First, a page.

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Amarin Loses Appeal in Heart-Treatment Patent Case

Amarin lost its bid in a federal appeals court to revive patents on its Vascepa heart treatment.
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Amarin  (AMRN) - Get Free Report lost its bid in a federal appeals court to revive patents on its heart treatment Vascepa, a day after the court heard arguments in the case.

American depositary receipts of the Dublin company at last check were off 3.2% at $4.88.

The U.S. Court of Appeals for the Federal Circuit in Washington upheld the March ruling by a U.S. District Court in Nevada that invalidated six patents on the drug and wiped out $3.5 billion in market value.

Generic-drug makers Hikma Pharmaceuticals HKMPY and Dr. Reddy's Laboratories  (RDY) - Get Free Report had sought to overturn the patents so they could begin to produce generic versions of the medication, which is based partly on fish oil. 

The appeals court made its ruling without opinion one day after hearing arguments in the case. 

Stifel analyst Derek Archila had said Wednesday in a note to clients that the hearing concluded after "all of 20 minutes." 

"We are extremely disappointed with today’s ruling and plan to vigorously pursue available remedies,” John Thero, president and chief executive of Amarin, said in a statement.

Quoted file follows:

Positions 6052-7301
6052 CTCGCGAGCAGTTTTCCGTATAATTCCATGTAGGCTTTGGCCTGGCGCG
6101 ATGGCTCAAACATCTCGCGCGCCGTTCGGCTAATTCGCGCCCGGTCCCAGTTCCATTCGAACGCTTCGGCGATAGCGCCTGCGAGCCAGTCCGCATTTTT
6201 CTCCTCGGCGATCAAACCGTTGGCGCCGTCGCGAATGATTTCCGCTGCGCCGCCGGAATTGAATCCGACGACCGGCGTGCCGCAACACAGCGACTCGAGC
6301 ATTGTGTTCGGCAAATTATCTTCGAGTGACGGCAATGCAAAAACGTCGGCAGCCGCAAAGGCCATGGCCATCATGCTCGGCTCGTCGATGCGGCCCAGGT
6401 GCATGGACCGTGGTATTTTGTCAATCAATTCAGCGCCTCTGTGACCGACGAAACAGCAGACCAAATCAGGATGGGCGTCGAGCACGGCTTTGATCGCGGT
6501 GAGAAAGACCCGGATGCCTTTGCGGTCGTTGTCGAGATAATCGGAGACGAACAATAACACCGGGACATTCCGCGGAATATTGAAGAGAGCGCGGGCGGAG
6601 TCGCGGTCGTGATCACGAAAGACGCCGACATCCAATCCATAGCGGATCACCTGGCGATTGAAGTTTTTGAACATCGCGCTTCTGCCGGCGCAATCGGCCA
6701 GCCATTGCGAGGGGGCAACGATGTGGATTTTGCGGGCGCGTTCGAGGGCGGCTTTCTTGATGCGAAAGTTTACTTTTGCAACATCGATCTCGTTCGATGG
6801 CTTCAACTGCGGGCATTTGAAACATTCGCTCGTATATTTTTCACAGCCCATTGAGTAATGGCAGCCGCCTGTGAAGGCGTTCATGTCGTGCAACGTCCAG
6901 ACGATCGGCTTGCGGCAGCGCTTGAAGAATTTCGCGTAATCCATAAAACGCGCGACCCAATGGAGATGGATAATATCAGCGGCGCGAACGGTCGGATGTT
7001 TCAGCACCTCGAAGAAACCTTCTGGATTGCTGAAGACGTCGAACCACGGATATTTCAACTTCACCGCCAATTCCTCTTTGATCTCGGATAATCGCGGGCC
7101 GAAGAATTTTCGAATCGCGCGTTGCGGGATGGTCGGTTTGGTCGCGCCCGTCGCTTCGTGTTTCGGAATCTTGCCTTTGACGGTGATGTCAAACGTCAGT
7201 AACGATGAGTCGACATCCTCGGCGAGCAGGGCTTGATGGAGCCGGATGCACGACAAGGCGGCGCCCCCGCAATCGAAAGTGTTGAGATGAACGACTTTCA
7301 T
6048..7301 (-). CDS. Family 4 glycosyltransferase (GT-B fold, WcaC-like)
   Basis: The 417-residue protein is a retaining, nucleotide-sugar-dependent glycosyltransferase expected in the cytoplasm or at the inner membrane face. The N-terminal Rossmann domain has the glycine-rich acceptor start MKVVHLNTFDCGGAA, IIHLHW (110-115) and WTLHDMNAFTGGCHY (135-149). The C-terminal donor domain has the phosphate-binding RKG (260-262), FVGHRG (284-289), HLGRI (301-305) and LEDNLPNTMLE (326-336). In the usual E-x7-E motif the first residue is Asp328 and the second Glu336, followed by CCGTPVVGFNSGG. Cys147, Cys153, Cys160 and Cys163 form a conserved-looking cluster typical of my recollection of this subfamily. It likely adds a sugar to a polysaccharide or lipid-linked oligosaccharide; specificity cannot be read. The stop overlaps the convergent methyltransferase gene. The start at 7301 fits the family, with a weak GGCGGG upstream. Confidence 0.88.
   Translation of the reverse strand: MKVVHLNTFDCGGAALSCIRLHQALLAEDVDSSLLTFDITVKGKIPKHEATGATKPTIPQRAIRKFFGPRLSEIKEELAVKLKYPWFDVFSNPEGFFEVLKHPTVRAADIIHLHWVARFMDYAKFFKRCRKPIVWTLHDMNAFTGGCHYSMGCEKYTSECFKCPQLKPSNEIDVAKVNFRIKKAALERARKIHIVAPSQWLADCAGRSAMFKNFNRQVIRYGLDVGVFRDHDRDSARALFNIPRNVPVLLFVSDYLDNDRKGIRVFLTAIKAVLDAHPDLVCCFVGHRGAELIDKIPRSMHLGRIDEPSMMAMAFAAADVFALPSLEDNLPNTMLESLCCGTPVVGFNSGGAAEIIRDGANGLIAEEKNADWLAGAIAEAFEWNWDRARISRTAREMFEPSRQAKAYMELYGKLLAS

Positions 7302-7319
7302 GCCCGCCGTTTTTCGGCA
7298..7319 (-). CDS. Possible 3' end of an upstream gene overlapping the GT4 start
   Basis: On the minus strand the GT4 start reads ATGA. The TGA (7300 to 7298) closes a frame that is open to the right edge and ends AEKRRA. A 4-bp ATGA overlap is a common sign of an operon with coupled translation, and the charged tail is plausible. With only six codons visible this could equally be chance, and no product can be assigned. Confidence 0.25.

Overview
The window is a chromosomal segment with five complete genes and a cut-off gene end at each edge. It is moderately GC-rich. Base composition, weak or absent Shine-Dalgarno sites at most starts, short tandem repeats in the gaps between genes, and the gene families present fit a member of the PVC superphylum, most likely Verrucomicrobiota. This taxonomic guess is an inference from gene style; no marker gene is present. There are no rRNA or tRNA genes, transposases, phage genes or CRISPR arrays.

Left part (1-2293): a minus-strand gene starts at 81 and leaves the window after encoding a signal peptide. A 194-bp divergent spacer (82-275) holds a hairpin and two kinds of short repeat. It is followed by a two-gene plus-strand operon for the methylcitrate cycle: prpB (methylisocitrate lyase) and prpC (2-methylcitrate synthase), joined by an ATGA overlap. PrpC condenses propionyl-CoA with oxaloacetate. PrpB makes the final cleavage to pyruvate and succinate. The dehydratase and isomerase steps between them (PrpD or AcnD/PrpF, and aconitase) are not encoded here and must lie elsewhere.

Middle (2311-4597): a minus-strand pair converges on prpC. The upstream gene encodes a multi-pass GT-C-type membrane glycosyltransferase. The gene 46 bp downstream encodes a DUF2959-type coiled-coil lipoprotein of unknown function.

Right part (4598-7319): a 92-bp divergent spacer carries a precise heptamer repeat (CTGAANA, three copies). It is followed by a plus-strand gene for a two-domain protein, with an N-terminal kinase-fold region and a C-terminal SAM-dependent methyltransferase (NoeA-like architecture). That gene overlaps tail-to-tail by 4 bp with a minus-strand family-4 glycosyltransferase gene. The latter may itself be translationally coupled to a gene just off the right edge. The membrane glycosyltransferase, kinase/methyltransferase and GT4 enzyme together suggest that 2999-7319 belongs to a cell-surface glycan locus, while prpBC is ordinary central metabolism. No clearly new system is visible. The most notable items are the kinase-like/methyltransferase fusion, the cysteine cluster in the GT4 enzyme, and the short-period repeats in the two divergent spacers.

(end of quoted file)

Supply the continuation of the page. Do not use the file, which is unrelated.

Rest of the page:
“Importantly, we and our partners are continuing to pursue additional regulatory approvals for Vascepa in China, Europe and the additional countries in the Middle East, and remain confident in the global market potential of Vascepa."

Thero said the company was preparing for an expected approval of Vascepa with a launch early next year. Amarin will continue to meet the demand in the U.S., he said, and continue current promotion levels of Vascepa there. 

"After assessing the scope, timing and pricing of potential generic competition, Amarin will decide whether to further expand, contract or maintain such levels of Vascepa promotion," Thero said.

Countries outside the U.S. where Vascepa is sold and is under regulatory review are not subject to this litigation and judgment, he added, and no generic litigation is pending outside the U.S.

Hikma received FDA clearance for the product in May 2020 and is working toward a launch. 

"We are very pleased with the Federal Circuit's swift decision and to be one step closer to launching a generic version of this important medicine for US patients and healthcare providers, helping us to continue putting better health within reach every day," Hikma President Brian Hoffmann said in a statement.